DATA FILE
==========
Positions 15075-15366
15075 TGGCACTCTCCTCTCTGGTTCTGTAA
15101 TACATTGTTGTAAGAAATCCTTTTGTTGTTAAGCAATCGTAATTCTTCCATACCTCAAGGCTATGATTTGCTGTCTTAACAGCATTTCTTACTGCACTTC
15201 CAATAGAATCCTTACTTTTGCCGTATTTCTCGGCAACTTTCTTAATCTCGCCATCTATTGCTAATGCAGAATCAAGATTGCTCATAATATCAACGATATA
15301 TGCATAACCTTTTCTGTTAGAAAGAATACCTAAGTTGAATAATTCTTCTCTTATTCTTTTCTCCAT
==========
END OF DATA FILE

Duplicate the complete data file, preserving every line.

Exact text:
Positions 15075-15366
15075 TGGCACTCTCCTCTCTGGTTCTGTAA
15101 TACATTGTTGTAAGAAATCCTTTTGTTGTTAAGCAATCGTAATTCTTCCATACCTCAAGGCTATGATTTGCTGTCTTAACAGCATTTCTTACTGCACTTC
15201 CAATAGAATCCTTACTTTTGCCGTATTTCTCGGCAACTTTCTTAATCTCGCCATCTATTGCTAATGCAGAATCAAGATTGCTCATAATATCAACGATATA
15301 TGCATAACCTTTTCTGTTAGAAAGAATACCTAAGTTGAATAATTCTTCTCTTATTCTTTTCTCCAT